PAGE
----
For this reason, I chose to return to Kenya again this last summer in 2013. On my prior trip we had been introduced to the Twala Women’s Center located an hour north of Nanyuki.  The women at the center had established a center to help them become empowered. Traditionally Maasai women could not own any livestock or land and had little say in their future. Many were married to older men by the time they were 14.  Today, the Maasai women are starting co-ops where they sell their beaded jewelery to tourists, raise livestock and grow vegetables for profit. A few like the Twala Women’s Center and Ol Gaboli Community Lodge provide accommodations for tourists._KEN0190

The Umoja Women’s Group

Along with the Twala Women’s Center my trip included a few nights stay at the Umoja Women’s Group in the Samburu District. The Samburu people are similar to the Maasai, yet have their own language and culture. The Umoja Women’s Group provides a safe place for abused Samburu women to live. The Umoja women are also fighting to stop the  custom of female genital mutilation. To raise money to support themselves, they sell beaded jewelery to tourists and provide simple accommodations for tourists along the banks of the Uaso Ngiro River.

On my last night at the Twala Women’s Center it was cool with the threat of rain heavy in the air. Many of the women in the nearby villages came by to join me around the warm fire to sing songs.  The Maasai traditionally sing in harmony with one lead singer picking the title.  The rest of the women then respond with one unanimous call in acknowledgment. On this night they sang a song thanking me and asking me to invite others.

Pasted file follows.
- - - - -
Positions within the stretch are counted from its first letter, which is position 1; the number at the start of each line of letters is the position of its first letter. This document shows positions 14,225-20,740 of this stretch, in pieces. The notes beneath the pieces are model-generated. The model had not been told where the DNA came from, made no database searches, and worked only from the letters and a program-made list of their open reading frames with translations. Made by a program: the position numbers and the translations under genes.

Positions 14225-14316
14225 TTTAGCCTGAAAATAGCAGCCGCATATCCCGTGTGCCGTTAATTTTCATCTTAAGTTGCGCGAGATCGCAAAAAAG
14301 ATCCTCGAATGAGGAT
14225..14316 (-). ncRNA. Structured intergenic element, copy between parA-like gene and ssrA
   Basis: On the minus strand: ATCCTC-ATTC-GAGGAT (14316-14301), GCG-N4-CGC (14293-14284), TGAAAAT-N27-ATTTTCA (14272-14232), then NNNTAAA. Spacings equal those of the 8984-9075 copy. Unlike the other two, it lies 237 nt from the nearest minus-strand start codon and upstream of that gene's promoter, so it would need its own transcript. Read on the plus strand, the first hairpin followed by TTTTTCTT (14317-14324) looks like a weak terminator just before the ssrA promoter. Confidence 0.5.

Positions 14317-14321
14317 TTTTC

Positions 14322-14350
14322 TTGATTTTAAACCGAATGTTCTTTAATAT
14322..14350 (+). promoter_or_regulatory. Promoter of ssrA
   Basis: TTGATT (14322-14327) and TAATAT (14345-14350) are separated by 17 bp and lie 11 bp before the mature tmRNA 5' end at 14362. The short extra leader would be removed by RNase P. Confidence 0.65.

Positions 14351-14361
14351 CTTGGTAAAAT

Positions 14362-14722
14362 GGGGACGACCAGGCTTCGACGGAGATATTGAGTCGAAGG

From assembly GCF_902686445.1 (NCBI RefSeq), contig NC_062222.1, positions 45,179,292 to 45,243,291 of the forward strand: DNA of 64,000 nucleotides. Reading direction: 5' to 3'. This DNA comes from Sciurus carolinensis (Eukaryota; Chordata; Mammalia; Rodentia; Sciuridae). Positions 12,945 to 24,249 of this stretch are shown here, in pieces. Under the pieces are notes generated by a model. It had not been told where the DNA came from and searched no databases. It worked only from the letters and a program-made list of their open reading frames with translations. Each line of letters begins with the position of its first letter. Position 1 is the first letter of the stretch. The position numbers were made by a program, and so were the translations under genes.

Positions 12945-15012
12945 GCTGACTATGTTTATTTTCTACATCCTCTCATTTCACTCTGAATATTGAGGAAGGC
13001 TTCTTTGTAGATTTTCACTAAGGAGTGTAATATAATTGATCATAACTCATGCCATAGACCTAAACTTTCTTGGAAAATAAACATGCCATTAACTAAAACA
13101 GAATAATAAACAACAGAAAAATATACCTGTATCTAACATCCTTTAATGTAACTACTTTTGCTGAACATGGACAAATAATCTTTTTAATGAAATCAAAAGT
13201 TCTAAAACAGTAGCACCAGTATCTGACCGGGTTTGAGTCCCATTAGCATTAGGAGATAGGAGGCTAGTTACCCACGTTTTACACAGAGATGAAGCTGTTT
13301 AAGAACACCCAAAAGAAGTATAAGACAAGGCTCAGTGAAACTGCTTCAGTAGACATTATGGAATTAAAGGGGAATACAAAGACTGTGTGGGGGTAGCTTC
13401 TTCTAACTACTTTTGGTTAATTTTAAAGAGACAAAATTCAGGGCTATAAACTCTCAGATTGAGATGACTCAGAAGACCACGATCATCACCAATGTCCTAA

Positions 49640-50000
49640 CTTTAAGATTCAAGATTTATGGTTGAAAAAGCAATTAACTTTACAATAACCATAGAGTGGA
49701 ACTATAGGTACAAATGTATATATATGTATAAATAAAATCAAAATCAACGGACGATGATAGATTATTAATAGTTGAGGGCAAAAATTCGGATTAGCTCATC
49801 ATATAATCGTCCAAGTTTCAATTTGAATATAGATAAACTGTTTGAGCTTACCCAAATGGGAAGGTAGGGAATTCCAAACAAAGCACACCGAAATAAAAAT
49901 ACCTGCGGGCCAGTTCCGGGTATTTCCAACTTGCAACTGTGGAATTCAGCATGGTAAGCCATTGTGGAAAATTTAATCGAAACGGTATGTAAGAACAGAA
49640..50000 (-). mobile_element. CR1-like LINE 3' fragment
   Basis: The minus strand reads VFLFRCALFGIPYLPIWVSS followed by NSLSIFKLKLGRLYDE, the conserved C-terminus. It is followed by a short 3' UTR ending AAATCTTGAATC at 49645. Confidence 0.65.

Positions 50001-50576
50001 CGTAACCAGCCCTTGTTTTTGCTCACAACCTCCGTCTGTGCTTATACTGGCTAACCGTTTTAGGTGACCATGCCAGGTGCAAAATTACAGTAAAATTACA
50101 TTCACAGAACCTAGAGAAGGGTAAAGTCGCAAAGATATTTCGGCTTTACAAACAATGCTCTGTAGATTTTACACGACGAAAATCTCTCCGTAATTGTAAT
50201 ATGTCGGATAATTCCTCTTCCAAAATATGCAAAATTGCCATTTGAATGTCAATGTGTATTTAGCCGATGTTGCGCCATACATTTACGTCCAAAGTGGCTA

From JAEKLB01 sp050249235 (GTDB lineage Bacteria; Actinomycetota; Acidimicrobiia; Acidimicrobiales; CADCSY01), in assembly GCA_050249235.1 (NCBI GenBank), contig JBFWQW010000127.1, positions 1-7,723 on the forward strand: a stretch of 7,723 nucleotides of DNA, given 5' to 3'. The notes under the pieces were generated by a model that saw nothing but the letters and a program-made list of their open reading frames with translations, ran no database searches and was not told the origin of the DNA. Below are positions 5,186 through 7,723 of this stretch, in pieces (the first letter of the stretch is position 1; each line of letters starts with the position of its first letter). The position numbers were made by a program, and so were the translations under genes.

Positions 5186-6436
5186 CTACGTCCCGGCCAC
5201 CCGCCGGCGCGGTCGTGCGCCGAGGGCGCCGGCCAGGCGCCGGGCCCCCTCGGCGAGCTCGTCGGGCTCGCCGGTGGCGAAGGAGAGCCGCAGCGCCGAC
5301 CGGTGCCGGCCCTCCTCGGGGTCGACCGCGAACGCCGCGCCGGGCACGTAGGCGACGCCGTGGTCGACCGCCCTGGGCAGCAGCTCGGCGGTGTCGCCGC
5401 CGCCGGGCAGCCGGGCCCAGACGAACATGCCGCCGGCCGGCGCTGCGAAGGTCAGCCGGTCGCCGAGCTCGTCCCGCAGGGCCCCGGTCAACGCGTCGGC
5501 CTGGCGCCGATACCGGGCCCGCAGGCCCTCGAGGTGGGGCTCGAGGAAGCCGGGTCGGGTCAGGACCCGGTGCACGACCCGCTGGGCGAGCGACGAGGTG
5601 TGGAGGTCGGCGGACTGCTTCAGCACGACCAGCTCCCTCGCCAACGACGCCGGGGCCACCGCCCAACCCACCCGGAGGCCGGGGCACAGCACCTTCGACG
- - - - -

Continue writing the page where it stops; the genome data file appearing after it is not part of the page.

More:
Should you ever have the opportunity to travel to Kenya I encourage you to fit in time to stay in a Maasai village or a Maasai women’s center. Fortunately most are located near prime game parks. This past August the New York Times had an article about staying at the Maji Moto Maasai Cultural Center.  My tour operator at NICE Safaris helped to arrange this trip and accompanied the writer Michael Benanav on his journey. Read his article, Through the Eyes of the Maasai at the NY Times website.

To learn more about my past two trips I welcome you to view my images of the Maasai in Kenya:

Recommended Reading about the Maasai today:

My Maasai Life: From Suburbia to Savannah by Robin Wiszowaty

Facing the Lion: Growing Up Maasai on the African Sabannah by  Joseph Lemasolai Lekuton

Travel Company

NICE (Nature and Inter-Cultural Expeditions) Safaris

NICE Safaris Contact: Mali Ole Kaunga Johnson –

Travel Tips: 

  • If bringing cash, make sure to have only American bills printed after 2000. Paper money that is torn or has handwritten scribbles can also be turned away. I hear America has a new $100 bill, I suggest using that instead of bills printed before 2013.
  • You will need small bills of the Kenya shilling to buy items and tip your guides, make sure to do this before leaving Nairobi. There are few banks outside the capital and few places take credit cards. You can not rely on your lodge to change your money and most prefer to not use a credit card for small purchases.
  • Bring along some good hiking shoes and long pants. The African bush is full of thorns.
  • If staying at one of the women’s centers you will need a good flashlight.
  • Bring an electrical plug adapter for the vehicle. This can be a lifesaver for charging camera batteries. Electricity is hard to come by in the African bush.
  • Bring your British plug adapter for charging at your hotel and lodges. 


Few Expectations but High Rewards in Madagascar